I have been thinking about a story I drafted a while back — maybe a year ago, maybe 18 months ago, I can’t remember — and to which I haven’t yet gotten a chance to return, though I may soon.
In any case, it’s a fantasy tale of two cultures — a low-tech patriarchal culture being overrun by a high-magic matriarchal culture. It was, in fact, inspired by what a Taiwanese student in one of my classes in 2008 wrote about the Taiwanese colonial experience — the way Taiwan in general experienced Japanese occupation, but also how the Chinese mainland had colonized the island earlier.
Anyway, the thing I was thinking about is that, personally, I’m not sure which culture creeps me out more. The patriarchal society is, well, brutally and stubbornly patriarchal, but poor and backwards and, well, it’s hard to expect them to behave in ways that make sense to postmodern, urban, Western folks in our world, right?; yet the matriarchal society, though it is more urban and more advanced technically (well, mainly magically, but it works out as a sort of analogue to technical development in some ways) isn’t really much nicer.
I would be hard-pressed to choose one society to root for, really — individuals, oh, definitely there are individuals in this tale for whom I find myself holding out sympathy, and in fact I can’t help but root for a few individuals from each culture — but it’s not like I have a personal stake in the outcome of their conflict. In my head, that’s quite apart from the ideological politics in our own world, or my own politics — even when it’s riffing on them; to me, whatever connections can be drawn to the gender politics, postcolonial issues, or whatever else we could discuss in our real world, are present in the story at the most on the level of philosophical questions raised within it.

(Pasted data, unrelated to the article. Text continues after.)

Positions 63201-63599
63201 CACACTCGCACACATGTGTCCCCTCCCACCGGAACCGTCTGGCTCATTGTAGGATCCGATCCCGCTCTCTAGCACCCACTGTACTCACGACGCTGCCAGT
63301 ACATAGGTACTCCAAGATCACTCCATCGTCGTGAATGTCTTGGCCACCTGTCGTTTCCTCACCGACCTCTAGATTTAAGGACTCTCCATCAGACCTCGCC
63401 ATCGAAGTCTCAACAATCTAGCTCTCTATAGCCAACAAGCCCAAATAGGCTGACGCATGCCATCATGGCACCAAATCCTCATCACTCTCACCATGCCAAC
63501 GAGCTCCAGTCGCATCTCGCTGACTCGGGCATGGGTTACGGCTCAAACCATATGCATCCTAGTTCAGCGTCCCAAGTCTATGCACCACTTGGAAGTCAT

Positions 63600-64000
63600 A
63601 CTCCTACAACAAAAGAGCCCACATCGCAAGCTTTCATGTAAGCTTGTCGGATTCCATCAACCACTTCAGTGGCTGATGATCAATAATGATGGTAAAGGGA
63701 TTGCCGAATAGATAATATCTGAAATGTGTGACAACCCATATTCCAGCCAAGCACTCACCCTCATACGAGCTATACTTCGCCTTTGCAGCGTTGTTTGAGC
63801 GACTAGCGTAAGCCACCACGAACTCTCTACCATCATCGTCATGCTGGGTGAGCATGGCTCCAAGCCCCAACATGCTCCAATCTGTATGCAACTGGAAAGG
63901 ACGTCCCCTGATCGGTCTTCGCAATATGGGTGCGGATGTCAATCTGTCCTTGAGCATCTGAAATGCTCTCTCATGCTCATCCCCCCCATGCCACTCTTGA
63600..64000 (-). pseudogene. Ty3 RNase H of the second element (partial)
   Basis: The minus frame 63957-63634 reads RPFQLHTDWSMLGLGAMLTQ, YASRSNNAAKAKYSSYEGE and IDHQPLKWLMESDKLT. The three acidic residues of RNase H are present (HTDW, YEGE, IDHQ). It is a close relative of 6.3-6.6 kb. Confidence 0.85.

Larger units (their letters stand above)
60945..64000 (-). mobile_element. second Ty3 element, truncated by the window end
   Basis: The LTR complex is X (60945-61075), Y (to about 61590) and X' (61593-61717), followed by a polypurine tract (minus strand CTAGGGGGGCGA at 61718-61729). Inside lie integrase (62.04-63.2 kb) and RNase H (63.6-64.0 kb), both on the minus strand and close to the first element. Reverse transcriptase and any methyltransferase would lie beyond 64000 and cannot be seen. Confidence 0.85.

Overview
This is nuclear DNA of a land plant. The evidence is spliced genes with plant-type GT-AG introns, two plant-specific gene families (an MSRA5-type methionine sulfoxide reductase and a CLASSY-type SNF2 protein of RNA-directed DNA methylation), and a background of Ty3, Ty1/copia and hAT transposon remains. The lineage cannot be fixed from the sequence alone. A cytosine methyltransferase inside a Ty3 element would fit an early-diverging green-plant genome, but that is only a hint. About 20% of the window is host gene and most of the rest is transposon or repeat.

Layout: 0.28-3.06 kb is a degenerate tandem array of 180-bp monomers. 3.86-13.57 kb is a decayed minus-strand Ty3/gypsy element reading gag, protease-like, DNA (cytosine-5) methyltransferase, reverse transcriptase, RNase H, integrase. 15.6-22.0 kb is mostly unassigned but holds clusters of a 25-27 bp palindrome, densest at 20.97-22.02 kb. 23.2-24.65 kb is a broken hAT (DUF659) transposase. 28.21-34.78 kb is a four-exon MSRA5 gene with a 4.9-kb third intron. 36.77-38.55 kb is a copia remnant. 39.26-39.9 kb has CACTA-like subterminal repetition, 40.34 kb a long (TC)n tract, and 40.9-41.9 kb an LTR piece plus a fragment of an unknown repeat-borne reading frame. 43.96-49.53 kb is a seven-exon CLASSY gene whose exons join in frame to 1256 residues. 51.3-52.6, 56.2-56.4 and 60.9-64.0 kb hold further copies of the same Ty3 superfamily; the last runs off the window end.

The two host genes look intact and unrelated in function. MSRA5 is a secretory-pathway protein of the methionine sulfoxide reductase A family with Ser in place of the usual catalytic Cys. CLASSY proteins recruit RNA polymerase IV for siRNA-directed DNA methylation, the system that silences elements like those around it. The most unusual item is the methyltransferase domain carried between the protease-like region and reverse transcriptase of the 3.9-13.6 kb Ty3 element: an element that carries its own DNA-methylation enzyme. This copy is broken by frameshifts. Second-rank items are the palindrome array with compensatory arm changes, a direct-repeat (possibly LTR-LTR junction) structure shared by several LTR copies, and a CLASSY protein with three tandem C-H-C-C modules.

In other words, this is not me trying to show something essential about matriarchy, or about gender, or even necessarily about power. My real-world ideological opinions don’t seem, at least to me, to map onto this world in any useful way.
This strikes me as a useful and interesting thing, a thing to be sought out in one’s own fiction writing, but I wonder why, and I wonder just what to make of it.
I could play the articulate-my-point game, constructing what I say so that I’m disavowing any objection to my subject position as an author. But we all know that will be called a cheat. After all, a few paragraphs above, I didn’t write:
My real-world ideological opinions don’t map onto this world in any useful way.
My real-world ideological opinions don’t seem, at least to me, to map onto this world in any useful way.